Paper #13 used strands from a rope core for lab-like testing. Stands were submerged in liquid for 15 mins, double-rinsed, and dried 12 hrs before pull test. Stats were collected. Tests showed increase in strength, but decrease in elasticity. One product revealed decrease in both - Exelweiss rope cleaning product."

 

"Having been to ITRS before, I knew what I was getting myself into.  8 to 5 of sitting in a big conference room and listening to people talk.  Not quite the description that gets people fired up or lining up at the door to attend, but I have to say, I really enjoy it!

In rescue there’s many ways to do things. In fact, we say this in all of our power points. As Instructors, IC’s or as team members I’m willing to bet we’ve all had a conversation on how to deliver a subject, do a task, present a gadget or have an opinion that's different than someone else (rescue related of course). To further this, there isn’t a lot of testing that backs up many points in rescue. A lot of it comes from “Well, we’ve done this (insert skill here) like this 1000’s of times before and nothing has every happened”, There’s theory that supports what we do and in theory almost everything will work…..OR the testing available has a small sample size so therefore somewhat inconclusive but something to go on OR the testing that is there is good, with a decent amount of sample sizes and a few variables captured but another batch of testing shows results in support of another technique (i.e.; DCTTRS or Dual Capability Two Tension Rope Systems vs. DMDB Dedicated Main - Dedicated Belay, the great Prussik debate or 10:1 vs Force Limiting Systems).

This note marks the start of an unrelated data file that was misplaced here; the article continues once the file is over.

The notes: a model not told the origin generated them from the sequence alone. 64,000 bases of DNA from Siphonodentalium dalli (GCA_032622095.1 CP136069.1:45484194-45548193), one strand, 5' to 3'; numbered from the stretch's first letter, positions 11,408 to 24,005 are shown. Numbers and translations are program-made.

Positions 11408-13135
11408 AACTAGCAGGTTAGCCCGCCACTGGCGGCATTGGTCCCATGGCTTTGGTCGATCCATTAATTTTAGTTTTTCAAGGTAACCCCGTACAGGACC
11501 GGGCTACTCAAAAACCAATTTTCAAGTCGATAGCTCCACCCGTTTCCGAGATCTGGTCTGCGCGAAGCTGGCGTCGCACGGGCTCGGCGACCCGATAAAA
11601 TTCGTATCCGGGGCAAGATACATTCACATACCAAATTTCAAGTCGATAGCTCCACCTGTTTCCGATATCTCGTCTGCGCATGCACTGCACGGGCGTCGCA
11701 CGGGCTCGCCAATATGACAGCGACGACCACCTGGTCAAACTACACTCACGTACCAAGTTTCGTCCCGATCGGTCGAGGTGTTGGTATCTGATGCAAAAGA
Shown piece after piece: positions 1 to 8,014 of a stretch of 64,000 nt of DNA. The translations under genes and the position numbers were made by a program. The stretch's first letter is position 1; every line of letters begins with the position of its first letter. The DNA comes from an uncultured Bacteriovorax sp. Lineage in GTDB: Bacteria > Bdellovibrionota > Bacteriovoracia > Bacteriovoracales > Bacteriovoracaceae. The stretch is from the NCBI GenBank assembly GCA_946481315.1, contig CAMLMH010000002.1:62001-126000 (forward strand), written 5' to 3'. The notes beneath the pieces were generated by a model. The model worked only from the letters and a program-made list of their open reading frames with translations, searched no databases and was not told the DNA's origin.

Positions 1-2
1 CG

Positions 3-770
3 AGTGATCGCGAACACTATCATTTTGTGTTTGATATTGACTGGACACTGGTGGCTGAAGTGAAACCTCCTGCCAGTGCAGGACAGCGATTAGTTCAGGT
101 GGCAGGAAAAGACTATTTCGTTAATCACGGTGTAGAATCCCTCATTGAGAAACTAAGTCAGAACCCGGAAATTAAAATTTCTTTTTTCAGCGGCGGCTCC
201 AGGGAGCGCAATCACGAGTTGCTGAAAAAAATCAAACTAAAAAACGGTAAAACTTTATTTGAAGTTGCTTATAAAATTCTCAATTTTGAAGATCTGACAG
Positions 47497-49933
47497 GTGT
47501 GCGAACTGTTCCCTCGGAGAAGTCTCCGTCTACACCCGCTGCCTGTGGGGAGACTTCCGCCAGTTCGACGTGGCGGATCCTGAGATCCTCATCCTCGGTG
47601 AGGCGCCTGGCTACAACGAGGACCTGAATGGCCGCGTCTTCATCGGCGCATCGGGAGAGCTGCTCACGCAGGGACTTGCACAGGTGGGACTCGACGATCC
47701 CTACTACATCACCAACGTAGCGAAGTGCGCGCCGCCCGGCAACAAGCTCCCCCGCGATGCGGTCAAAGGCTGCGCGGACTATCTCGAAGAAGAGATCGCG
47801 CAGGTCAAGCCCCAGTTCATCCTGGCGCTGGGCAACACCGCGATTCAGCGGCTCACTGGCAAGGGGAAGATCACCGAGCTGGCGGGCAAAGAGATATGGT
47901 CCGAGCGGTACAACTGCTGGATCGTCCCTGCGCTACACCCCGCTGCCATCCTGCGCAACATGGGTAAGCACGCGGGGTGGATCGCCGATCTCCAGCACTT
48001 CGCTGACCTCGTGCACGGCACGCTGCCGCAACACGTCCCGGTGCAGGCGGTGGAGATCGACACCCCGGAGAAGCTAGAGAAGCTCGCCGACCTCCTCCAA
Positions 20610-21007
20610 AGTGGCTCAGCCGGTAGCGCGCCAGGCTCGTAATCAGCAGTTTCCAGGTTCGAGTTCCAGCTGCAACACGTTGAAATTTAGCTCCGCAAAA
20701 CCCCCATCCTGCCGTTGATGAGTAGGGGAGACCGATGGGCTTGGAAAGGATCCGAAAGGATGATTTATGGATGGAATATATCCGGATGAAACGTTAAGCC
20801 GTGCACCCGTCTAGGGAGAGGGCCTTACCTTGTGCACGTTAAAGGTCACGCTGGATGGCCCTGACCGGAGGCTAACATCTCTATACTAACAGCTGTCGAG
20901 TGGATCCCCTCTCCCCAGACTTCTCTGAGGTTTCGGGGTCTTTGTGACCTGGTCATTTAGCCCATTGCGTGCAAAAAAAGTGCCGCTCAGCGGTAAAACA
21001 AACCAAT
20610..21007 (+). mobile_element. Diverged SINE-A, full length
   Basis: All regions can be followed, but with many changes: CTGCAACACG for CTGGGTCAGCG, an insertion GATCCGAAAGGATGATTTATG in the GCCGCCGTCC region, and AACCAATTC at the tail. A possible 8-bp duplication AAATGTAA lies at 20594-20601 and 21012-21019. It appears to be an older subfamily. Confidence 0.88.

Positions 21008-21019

Largely, these are the discussion topics at ITRS, and Frank has done a really good job of capturing that.  The “nuts and bolts” of rigging, building stuff and playing with all the gear is why a lot of us love this job. But a large part of what we do is risk management and decision making. This, far before we even touch the gear.  

With this in mind, I’d like to review with you a facet of ITRS I found really interesting: the cognitive biases in our decision making and tasking students or rescuers, keeping in mind our biological limitations on our thought processes."

... we will be publishing Chad's reviews in a sequel to this article!

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TESTIMONIALS

Rick Huck
Fulltime Firefighter, Lieutenant

We had a mixed bag of students, from firefighters, environment workers and a contractor. I would recommend Raven Rescue to anyone who wants to learn about ice rescue. Once again, GREAT course and instructor. Thanks so much.